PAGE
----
BLUE SPRINGS, MO (KCTV) -- On Friday, people in Blue Springs came out in droves to support the families of three teenagers who were killed in a wreck last weekend.
Nick Fordham, Darrian Warmack, and Kaylen Wright crested a hill -- at high speed by all accounts -- clipped another car, and then landed in a ravine.
The owner of Sidepockets made quick work of getting a fundraiser together.
Eight pool tables were filled with donated silent auction items. As for the poker tables, it was a $40 buy-in multiplied by 60 players.
It’s all going to the families because the bar is donating the winnings.
Sheila Handley had no problem showing her cards at the table. Just hours earlier, she’d seen her son for the first time since he died.
“Nick truly believed he was invincible,” Handley said. “He really did.”
“He goes, ‘Mom, I’m smart. It’s not going to happen,’” she recalled, “but every one of his friends now see that it can happen.”
“I couldn’t imagine the pain that she’s going through,” said Amanda Hicok, the bar manager’s wife and the woman who helped organize the event.
The Chiefs contributed, as did the Mavericks and dozens of collectors. There was a signed football from Eric Berry. Residents and business owners across eastern Jackson County did, too.
Two firefighter medics who responded to the grisly scene came by to buy raffle tickets and pay their respects.
“He wanted every one of his friends to be together in the same room,” Handley recalled.
Her son got that on Friday night and his parents got more than just help with expenses.
“I know that all three of those boys were very, very loved, and that’s very comforting,” Handley said.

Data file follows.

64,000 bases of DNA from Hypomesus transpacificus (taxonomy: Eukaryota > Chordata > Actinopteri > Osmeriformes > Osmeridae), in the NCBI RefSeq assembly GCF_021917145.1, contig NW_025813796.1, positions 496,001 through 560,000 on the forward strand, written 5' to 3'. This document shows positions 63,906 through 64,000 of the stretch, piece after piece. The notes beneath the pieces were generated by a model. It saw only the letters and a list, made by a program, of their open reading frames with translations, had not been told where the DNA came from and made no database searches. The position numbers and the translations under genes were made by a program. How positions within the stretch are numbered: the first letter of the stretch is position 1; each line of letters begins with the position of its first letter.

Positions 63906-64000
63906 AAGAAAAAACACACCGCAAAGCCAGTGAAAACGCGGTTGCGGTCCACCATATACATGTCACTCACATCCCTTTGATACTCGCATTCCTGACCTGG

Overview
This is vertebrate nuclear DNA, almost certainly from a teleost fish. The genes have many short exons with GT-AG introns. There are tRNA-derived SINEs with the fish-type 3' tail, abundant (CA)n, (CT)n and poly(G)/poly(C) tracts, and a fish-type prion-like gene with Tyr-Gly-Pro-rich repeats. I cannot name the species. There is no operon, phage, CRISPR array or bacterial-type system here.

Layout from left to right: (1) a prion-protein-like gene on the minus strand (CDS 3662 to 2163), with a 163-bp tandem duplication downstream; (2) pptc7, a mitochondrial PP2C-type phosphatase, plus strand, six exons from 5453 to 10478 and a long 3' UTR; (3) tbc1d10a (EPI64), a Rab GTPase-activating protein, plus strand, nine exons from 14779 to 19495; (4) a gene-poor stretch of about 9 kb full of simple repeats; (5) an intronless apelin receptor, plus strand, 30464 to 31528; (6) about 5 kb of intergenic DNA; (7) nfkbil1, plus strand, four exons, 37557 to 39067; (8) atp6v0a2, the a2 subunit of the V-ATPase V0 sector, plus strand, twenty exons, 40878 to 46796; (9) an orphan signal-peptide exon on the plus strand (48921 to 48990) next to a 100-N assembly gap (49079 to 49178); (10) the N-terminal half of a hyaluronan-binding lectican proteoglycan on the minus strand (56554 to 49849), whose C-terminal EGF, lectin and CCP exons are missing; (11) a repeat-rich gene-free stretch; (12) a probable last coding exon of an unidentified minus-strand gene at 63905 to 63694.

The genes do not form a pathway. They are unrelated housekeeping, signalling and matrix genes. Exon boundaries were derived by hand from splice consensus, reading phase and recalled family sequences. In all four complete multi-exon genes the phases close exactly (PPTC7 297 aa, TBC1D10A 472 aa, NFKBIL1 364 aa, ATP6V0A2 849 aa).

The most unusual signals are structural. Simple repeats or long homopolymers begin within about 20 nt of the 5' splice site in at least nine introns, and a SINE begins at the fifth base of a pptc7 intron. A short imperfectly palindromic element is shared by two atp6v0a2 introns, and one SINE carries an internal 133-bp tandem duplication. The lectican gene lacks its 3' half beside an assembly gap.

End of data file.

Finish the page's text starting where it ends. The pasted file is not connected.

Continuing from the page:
She said social media has been a blessing for her. So many people begin their messages of support with “I don’t know you, but…”
Aaron Habben lives a quarter of a mile from where the wreck happened.
“I’m like, this can’t be happening,” Habben recalled.
He feels a connection beyond the geography, though. It’s one that goes back 20 years or more to when a friend died while hill jumping at the age of 16. Habben was a teenager himself at the time.
“They make stupid decisions sometimes,” Habben said. “I made stupid decisions in my life. I lived through it.”
He said luck was the only thing that kept him from the same fate as the boys whose families were at Friday’s event.
Sidepockets didn’t know how much money they’d raised until after they closed at 2:30 a.m.
Just before 4 a.m., Hicok sent a release to local media that said, “The fundraiser went extremely well tonight.”
“Tonight, with the silent auction, cash and check donations we raised over $15,000!” she said.
“We still have incoming donations, and some items that need to be paid for. Not including the GoFundMe page, which will be closing on Wednesday, we are hoping for over $16,000.”
That GoFundMe can be found here.